Secession Era Editorials Project

The Crisis in Congress -- Duty of the Majority

Richmond, Virginia, Enquirer [Democratic]

(15 May 1854)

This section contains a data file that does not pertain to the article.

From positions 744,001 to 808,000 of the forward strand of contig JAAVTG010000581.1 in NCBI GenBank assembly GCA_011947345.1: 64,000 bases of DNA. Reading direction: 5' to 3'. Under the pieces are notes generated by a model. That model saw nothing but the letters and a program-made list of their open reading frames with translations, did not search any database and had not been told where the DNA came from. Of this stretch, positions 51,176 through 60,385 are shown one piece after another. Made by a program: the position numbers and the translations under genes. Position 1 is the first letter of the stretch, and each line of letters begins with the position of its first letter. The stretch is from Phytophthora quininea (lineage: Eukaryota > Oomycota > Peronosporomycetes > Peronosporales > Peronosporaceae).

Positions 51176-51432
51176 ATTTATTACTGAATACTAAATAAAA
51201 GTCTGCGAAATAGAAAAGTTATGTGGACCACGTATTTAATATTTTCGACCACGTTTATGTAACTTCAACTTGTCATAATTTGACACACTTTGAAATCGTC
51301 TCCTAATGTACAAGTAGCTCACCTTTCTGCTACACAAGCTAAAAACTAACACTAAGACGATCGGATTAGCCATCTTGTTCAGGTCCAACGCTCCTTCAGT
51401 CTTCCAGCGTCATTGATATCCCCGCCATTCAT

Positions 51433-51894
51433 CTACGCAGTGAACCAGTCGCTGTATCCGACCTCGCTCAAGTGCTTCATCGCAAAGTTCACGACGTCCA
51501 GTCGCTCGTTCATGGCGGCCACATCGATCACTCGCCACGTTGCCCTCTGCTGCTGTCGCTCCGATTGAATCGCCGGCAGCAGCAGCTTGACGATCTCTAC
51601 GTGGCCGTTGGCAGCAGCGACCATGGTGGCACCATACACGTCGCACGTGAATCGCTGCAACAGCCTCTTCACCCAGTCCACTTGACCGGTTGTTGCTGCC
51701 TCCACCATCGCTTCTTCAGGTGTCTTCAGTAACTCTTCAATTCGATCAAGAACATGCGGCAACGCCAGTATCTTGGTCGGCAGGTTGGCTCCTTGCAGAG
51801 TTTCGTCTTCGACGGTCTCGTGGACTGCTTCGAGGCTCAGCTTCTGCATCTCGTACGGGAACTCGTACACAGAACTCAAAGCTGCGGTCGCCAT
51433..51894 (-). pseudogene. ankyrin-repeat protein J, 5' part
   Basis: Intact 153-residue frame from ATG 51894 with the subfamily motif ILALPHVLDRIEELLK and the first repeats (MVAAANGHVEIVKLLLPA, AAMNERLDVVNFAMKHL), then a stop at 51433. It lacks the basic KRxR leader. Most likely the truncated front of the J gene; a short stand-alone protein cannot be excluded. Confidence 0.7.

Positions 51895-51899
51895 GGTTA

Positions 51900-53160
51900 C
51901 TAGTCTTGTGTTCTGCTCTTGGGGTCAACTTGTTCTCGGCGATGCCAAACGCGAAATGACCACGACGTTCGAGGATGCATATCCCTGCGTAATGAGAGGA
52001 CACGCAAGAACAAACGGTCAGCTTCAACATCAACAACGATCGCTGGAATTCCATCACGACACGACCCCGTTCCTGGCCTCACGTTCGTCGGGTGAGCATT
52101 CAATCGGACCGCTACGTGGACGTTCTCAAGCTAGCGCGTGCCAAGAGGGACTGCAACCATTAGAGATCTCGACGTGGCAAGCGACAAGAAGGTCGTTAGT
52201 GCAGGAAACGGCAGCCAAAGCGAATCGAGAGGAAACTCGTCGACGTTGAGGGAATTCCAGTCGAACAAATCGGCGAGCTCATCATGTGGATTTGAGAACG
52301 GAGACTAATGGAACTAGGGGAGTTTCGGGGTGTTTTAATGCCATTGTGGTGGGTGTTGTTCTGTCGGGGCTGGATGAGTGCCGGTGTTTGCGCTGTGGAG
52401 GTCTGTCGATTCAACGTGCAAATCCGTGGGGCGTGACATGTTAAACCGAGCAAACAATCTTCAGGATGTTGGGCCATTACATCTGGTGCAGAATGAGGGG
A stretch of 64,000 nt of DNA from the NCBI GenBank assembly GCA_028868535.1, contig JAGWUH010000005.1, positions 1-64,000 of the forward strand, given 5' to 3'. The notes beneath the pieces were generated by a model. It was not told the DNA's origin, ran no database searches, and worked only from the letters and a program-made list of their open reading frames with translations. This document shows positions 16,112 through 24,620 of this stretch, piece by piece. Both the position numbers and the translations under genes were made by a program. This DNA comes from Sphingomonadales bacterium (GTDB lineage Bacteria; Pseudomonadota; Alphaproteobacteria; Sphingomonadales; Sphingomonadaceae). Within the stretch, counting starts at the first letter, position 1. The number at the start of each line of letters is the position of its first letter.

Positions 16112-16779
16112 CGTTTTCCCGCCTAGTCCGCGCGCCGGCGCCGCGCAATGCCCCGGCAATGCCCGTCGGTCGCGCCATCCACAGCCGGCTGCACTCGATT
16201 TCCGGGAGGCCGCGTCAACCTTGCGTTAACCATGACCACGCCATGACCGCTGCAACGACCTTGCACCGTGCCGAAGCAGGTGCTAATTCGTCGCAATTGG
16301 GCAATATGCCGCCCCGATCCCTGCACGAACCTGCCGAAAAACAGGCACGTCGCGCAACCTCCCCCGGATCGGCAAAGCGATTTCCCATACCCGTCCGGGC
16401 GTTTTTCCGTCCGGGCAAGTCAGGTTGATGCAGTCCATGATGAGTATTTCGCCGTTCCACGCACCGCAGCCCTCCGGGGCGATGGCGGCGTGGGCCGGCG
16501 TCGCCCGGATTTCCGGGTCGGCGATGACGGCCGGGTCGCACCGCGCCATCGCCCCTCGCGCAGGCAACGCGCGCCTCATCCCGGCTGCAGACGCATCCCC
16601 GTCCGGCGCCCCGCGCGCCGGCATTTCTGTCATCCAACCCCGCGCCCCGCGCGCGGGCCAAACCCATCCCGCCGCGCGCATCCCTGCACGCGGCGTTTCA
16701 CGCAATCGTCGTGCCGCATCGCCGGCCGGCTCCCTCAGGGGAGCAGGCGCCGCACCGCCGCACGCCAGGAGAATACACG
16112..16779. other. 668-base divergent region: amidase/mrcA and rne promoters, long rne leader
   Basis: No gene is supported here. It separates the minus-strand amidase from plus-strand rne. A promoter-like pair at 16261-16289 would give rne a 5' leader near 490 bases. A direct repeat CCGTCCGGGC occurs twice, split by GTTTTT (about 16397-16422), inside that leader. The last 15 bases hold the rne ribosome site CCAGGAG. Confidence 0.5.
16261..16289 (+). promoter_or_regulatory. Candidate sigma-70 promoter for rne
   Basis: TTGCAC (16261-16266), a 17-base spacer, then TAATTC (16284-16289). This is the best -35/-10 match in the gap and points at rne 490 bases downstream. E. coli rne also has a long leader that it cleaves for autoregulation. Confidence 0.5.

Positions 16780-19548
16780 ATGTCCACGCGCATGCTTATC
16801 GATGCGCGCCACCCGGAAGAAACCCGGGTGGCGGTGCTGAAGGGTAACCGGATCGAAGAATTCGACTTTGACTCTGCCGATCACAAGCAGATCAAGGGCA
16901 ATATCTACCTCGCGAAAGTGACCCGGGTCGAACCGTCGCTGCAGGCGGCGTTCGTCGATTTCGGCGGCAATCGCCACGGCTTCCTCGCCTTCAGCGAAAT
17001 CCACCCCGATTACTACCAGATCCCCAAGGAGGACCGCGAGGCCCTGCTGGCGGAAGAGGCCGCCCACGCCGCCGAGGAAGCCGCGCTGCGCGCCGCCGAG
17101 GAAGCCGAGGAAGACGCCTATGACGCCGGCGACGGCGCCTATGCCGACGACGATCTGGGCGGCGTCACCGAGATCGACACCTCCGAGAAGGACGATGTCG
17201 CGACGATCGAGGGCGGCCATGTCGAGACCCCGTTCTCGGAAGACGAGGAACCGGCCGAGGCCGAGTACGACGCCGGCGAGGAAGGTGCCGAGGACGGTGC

The country contemplates the progress of the present extraordinary struggle in the House of Representatives with intense anxiety, not simply because its result will determine the fate of the Nebraska bill, but because it involves also the infinitely more momentous issue of the stability of the Union. The course of the minority who oppose a factious resistance to the progress of the public business, and thwart the well-ascertained will of Congress by violence, is rebellion against the spirit and intent, if not against the forms of Republican government; and must terminate, if successful, in disunion and civil tumult. It is not contemplated in the theory nor is it thought possible in the practice of our institutions, that the passions of a faction should prevail over the will of the majority, and the moment such an event happens the supremacy of law and the authority of government are overthrown. One instance of successful repetition of the experiment, and the government would be at the mercy of faction. And this, upon the courage and firmness of the true men who have so resolutely stood against the revolutionary resistance of a faction in the House of Representatives, the stability of the government and the destiny of the Union depend. We can have no doubt of the issue of the struggle. We cannot believe that Congress will betray the interests of the Union into the hands of faction. We believe the majority appreciate the responsibility of their position, and that their conduct will justify the hopes of the country. But they cannot triumph with their present tactics. Extreme cases demand extreme remedies, and it becomes the duty of the majority, if necessary, to repel violence by violence, and to trample under foot the arbitrary formalities of parliamentary law, rather than suffer them to be converted into an engine in the hands of faction for the overthrow of the government. There is a great law of self-defence above all conventional regulations, which not only justifies but demands the disregard of ordinary restraints, if necessary to the execution of its supreme decree. The principle of the power of the majority is essential to the authority of government, and should not be sacrificed to those technical rules which are ordained for the protection of the rights of a minority. The stability of the Union and the welfare of the country are the ends for which government was instituted, and it would be absurd and suicidal to suffer any overscrupulous regard for mere incidents and accessories to defeat the great object of our political system. The regulations of parliamentary law are designed to facilitate legislation -- shall they be perverted to the purposes of a factious obstruction? Let the majority cut the gordian knot. Let them appeal to the ultimate end of government and to the supreme law of self-defence against the revolutionary resistance of the minority. If that majority will resort to the bold expedient of suspending or overruling those subordinate and arbitrary forms of parliamentary proceeding, of which faction avails itself to carry out its mischievous purposes, the country will ratify and applaud the conservative innovation and the salutary irregularity.

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